KUALA LUMPUR: Murphy Oil Corporation’s production sharing contracts (PSC) for the offshore exploration areas designated as Blocks L and M have been terminated by Petroliam Nasional Bhd (Petronas) as they “are no longer a part of Malaysia”.
The El Dorado, Arkansas-based Murphy Oil announced to the New York Stock Exchange that the PSC was terminated after Malaysia and Brunei determined that the designated offshore areas were no longer a part of Malaysia.
“As a consequence, the production sharing contracts covering Blocks L and M, awarded in 2003 to Petronas Carigali Sdn Bhd and Murphy, were formally terminated by a letter dated April 7, 2010.
“Murphy’s potential participation in replacement production sharing contracts covering these areas is under discussion,” it told the exchange on Wednesday.
Commenting on this development yesterday, AmResearch Sdn Bhd said the PSC cancellation was unlikely to affect news flow of oil and gas projects, which were already under development in Malaysia.
“Together with an expected pick-up in pace of new contract awards overseas in India, Brazil and the Middle East over the next three quarters, we remain positive on the sector’s prospects,” it said.
The research house remains overweight on the sector with its top pick being SapuraCrest Petroleum Bhd, given its huge order book, improving execution capabilities, healthy balance sheet, high stock liquidity and presence of Seadrill as a substantial shareholder as well.
“We also like Kencana Petroleum, Coastal Contracts, Alam Maritim Resources, Tanjung Offshore, Dialog Group, Petronas Gas, Scomi Group and Wah Seong Corp. Our holds are KNM Group and Boustead Heavy Industries Corp,” it said.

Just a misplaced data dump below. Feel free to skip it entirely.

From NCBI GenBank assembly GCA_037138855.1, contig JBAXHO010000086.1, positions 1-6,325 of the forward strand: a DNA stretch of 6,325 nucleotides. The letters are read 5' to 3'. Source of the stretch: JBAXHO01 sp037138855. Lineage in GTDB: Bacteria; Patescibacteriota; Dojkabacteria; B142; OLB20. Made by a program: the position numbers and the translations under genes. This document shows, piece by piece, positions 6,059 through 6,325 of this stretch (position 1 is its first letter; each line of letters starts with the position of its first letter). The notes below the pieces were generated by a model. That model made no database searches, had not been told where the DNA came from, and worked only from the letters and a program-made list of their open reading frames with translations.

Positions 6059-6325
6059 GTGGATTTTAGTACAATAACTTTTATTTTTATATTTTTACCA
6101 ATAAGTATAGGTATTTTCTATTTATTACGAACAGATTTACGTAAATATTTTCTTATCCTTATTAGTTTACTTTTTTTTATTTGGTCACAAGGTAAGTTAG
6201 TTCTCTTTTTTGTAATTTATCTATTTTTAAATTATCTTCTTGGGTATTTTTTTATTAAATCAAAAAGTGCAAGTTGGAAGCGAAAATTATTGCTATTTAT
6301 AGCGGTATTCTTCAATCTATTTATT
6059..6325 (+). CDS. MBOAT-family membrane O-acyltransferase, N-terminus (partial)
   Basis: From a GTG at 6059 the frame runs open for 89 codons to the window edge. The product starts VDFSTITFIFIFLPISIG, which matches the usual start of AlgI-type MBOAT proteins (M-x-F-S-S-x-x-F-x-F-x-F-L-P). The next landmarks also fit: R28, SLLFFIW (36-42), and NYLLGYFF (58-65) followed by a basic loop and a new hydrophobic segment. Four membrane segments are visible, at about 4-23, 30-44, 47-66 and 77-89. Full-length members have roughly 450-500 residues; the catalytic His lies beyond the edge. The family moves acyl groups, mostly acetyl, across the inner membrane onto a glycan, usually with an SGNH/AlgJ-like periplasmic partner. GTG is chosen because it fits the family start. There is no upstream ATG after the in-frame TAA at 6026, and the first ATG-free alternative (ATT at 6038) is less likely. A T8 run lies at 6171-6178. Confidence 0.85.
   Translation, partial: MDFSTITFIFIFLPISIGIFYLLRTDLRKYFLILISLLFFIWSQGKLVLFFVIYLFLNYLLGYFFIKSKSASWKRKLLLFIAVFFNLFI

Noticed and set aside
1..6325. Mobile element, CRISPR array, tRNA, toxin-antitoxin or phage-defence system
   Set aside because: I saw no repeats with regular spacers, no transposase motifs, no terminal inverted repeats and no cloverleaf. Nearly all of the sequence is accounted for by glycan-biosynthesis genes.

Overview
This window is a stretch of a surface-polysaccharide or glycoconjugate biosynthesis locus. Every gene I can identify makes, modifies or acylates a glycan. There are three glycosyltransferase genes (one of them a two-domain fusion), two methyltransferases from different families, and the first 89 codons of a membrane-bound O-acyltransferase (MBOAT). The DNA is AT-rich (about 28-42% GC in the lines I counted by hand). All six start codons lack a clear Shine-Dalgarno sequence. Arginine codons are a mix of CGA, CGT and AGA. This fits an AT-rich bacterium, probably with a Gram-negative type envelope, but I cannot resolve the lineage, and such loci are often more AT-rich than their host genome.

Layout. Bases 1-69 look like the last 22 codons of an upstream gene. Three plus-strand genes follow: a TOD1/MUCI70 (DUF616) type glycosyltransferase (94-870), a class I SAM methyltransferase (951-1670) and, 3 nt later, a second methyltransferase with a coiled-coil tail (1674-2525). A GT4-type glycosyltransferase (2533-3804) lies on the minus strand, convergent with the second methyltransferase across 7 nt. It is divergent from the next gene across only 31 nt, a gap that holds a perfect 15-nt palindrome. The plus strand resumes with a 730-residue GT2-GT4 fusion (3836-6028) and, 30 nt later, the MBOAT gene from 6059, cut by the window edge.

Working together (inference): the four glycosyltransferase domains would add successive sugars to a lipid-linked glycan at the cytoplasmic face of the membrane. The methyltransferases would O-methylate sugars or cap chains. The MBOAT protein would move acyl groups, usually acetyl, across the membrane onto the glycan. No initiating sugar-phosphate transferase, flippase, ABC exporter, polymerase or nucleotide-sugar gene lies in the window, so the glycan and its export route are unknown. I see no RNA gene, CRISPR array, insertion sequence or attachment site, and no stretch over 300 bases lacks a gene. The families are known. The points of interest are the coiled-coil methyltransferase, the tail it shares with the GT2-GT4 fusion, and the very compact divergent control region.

The research house said the PSC termination was unlikely to affect Murphy’s current producing fields, which has been developed such as Kikeh block, which lies in Block K, not in the area under dispute with Brunei.
The second deepwater project Gumusut-Kakap and the next six projects — Malikai, Kebabangan, Jangas, Ubah Crest, Pisangan and Kamunsu — are also not in blocks L and M, it said.
“Recall that Murphy was the first to discover oil reserves in Kikeh in Block K offshore Sabah back in 2002, which marked a significant milestone for Malaysia’s venture into deepwater development.
“Murphy Oil is the main operator of the deepwater oil fields with 80% interest while Petronas Carigali holds the balance 20% interest, it said.
AmResearch said Murphy’s Kikeh Field, located 110km offshore in water depths of 1.3km, had estimated oil reserves of between 400 million and 700 million barrels of oil equivalent (boe), or 13% of the nation’s FY09 oil reserves of 5.5 billion boe.
Kikeh was developed as a stand-alone facility with oil being produced from both subsea and dry tree wells on board a Truss Spar floating production platform hull and topside, it said.
The research house said Murphy had also continued its string of successful exploration on two blocks offshore Sarawak, adding natural gas discoveries at Pemanis, Serandah, Gasing, Wangsa, Tiram and Sapih during 2006.
“In 2008, Murphy discovered gas with a provisional estimate of one trillion cubic feet of gas in Block H, offshore Sabah,” it said.
This article appeared in The Edge Financial Daily, April 23, 2010.